Providing access to mental health resources in an easy-to-locate manner is critical for maintaining the mental health of an organization. With the looming threat of the COVID-19 pandemic, mental health is more important than ever, but not everyone has the time or resources available to manage it. Consider even allocating a mental health stipend per month to your employees for access to both in-person and telehealth services you’ve provided. It’s in your best interest to keep your workforce happy, healthy, and ready for work.
Normalize Mental Health Benefits and Eradicate Stigma
Normalization of regular mental health check-ups, counseling, and medications. Before the pandemic, our company had already offered medical benefits to our employees, but its coverage is limited to diagnostic imaging and hospitalizations. When COVID-19 started, mental health issues also surfaced, and we realized that aside from physical health, mental health is also of equal importance. Thus, we expanded our health benefits package, which now includes free visits to mental health professionals and discounts on their respective medications. We aim to eradicate the negative notions tied to mental health checkups among our employees.
Create A Psychologically Safe Workplace and Lead By Example
One of the earliest steps we took was to create a psychologically safe workplace where team members could discuss their challenges without fear of receiving backlash. As the CEO, starting the conversation around the mental health challenges I was experiencing, especially at the peak of the pandemic, helped team members feel safe to open up about their own challenges and normalize talking about what one is going through. It is through open discussion that we can find solutions at an individual and community level.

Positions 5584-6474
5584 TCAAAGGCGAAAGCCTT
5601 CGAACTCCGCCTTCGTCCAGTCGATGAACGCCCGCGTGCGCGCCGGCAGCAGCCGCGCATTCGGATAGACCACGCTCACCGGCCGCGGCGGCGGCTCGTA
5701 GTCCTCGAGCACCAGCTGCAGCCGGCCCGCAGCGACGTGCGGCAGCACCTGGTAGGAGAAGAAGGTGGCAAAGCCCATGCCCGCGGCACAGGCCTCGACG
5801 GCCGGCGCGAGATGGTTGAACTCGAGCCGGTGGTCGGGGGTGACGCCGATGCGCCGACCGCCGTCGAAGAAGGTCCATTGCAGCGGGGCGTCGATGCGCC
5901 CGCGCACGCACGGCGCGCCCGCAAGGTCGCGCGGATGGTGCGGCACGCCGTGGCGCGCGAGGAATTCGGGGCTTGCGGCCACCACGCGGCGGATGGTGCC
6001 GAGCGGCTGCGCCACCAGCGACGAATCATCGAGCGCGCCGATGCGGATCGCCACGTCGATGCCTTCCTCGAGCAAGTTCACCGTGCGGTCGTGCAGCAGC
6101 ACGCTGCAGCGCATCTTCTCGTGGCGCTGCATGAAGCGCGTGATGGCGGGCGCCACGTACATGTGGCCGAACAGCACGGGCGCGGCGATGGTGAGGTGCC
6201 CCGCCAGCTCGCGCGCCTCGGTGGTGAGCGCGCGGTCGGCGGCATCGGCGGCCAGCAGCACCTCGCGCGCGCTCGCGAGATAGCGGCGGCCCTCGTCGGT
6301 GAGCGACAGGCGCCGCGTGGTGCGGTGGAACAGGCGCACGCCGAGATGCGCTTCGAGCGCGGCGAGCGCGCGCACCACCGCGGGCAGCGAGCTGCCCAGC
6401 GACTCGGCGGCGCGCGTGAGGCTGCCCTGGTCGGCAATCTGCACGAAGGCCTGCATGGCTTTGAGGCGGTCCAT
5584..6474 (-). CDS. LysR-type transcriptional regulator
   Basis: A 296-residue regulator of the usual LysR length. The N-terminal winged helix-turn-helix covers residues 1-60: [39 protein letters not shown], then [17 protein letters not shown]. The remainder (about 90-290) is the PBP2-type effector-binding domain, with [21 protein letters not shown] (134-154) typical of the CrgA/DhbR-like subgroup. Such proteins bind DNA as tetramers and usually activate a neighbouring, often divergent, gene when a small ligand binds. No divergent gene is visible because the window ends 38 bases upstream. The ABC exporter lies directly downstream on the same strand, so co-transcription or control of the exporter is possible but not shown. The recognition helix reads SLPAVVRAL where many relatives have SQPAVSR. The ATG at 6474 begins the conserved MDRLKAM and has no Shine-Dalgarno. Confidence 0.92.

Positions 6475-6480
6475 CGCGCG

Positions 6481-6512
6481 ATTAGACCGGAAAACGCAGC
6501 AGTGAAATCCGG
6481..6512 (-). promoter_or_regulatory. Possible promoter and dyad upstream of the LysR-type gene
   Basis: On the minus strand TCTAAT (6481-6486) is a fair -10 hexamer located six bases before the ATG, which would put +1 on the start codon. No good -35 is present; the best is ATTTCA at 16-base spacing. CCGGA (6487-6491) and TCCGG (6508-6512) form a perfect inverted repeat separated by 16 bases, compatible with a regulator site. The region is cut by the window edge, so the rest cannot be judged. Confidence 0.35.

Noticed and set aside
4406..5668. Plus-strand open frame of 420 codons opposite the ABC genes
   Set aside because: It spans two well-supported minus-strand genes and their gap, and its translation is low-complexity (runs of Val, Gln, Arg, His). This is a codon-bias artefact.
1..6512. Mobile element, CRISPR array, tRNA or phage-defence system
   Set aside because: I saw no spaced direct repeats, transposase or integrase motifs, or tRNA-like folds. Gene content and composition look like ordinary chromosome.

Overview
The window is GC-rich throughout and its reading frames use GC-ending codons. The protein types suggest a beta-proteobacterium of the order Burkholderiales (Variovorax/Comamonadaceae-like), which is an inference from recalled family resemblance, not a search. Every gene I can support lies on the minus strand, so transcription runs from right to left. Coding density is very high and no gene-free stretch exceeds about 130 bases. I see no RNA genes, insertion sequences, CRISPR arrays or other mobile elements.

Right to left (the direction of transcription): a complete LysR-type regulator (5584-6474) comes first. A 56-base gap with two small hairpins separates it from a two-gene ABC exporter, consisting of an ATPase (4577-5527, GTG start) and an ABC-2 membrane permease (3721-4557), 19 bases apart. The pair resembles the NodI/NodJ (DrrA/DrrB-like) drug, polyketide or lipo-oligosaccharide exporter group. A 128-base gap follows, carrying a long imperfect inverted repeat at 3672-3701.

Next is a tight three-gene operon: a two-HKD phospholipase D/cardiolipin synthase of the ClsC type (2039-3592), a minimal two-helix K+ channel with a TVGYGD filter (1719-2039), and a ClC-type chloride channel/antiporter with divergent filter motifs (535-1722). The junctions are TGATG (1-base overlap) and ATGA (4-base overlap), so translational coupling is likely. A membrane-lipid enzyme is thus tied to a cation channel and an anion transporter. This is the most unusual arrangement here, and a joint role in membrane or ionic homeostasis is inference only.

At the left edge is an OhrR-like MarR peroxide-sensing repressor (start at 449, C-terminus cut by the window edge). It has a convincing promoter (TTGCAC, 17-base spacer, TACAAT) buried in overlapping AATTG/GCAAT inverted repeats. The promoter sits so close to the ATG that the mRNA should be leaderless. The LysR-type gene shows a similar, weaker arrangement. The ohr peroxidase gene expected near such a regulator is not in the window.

Team members also have access to mental health days that they can use to recharge via any preferred method or activity. As their leader, I set the pace by also taking mental health days off to destigmatize this practice and make it a normal part of our workplace culture.
Open To Flexible Accommodations
Being open to more reasonable accommodations is how I advocate for mental health. When an employer is accommodating and flexible, it suggests they are trying their hardest to make things work for everyone. Many organizations now allow employees to work from home during specific hours. If it is authorized, it can have a significant positive impact on employee morale.
Struggling with traffic to get to work can be a pain, so if an employee can do pretty much everything they do in the office from home, why not give them a day or two a month to work remotely? This benefits both the environment and the firm by reducing the amount of money spent on keeping that individual in the office all of the time. It’s a great idea; you’re also cutting your overhead costs.
Mental Health Seminars To Spread Awareness
The employees of any business are its greatest assets, and it is the responsibility of the employer and the organization to take care of its employees. Employers should ensure that their employees’ mental health is proper and should try and help them out if they are facing any problems. Conducting mental health seminars and workshops which spread awareness about mental health issues is important if you hope to create an environment that prioritizes mental health.
Employers should also take good notice of how each employee is operating and should talk to them if they are showing signs of burnout. Giving mental health leave days can also be helpful and can help an employee regain their composure and their will to work. Limiting the workload of employees can also be effective and helpful as this can help them not feel overwhelmed.